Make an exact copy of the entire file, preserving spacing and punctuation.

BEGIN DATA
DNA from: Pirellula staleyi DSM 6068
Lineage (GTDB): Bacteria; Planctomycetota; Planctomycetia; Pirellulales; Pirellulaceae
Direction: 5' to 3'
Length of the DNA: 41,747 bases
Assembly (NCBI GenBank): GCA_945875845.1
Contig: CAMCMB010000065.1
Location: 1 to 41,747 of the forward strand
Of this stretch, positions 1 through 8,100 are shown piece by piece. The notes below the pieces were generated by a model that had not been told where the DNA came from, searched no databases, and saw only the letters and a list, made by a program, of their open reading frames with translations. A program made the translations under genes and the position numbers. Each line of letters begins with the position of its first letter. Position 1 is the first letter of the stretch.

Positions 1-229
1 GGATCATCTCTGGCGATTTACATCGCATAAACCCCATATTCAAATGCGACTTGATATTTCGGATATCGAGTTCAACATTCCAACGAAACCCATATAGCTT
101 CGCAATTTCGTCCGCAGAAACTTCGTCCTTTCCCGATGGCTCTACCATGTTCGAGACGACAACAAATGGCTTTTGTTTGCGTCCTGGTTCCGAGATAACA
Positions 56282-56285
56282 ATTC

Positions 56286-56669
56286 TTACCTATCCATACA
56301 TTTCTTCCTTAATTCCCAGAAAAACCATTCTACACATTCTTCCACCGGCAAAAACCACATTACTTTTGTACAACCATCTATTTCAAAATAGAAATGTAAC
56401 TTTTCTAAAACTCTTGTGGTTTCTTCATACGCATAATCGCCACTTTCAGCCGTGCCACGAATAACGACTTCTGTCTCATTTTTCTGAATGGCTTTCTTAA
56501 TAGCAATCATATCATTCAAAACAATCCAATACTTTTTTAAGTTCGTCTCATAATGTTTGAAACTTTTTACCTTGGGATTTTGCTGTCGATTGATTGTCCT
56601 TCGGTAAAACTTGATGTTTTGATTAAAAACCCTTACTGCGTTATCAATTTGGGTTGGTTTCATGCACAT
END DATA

DNA from: Pirellula staleyi DSM 6068
Lineage (GTDB): Bacteria; Planctomycetota; Planctomycetia; Pirellulales; Pirellulaceae
Direction: 5' to 3'
Length of the DNA: 41,747 bases
Assembly (NCBI GenBank): GCA_945875845.1
Contig: CAMCMB010000065.1
Location: 1 to 41,747 of the forward strand
Of this stretch, positions 1 through 8,100 are shown piece by piece. The notes below the pieces were generated by a model that had not been told where the DNA came from, searched no databases, and saw only the letters and a list, made by a program, of their open reading frames with translations. A program made the translations under genes and the position numbers. Each line of letters begins with the position of its first letter. Position 1 is the first letter of the stretch.

Positions 1-229
1 GGATCATCTCTGGCGATTTACATCGCATAAACCCCATATTCAAATGCGACTTGATATTTCGGATATCGAGTTCAACATTCCAACGAAACCCATATAGCTT
101 CGCAATTTCGTCCGCAGAAACTTCGTCCTTTCCCGATGGCTCTACCATGTTCGAGACGACAACAAATGGCTTTTGTTTGCGTCCTGGTTCCGAGATAACA
Positions 56282-56285
56282 ATTC

Positions 56286-56669
56286 TTACCTATCCATACA
56301 TTTCTTCCTTAATTCCCAGAAAAACCATTCTACACATTCTTCCACCGGCAAAAACCACATTACTTTTGTACAACCATCTATTTCAAAATAGAAATGTAAC
56401 TTTTCTAAAACTCTTGTGGTTTCTTCATACGCATAATCGCCACTTTCAGCCGTGCCACGAATAACGACTTCTGTCTCATTTTTCTGAATGGCTTTCTTAA
56501 TAGCAATCATATCATTCAAAACAATCCAATACTTTTTTAAGTTCGTCTCATAATGTTTGAAACTTTTTACCTTGGGATTTTGCTGTCGATTGATTGTCCT
56601 TCGGTAAAACTTGATGTTTTGATTAAAAACCCTTACTGCGTTATCAATTTGGGTTGGTTTCATGCACAT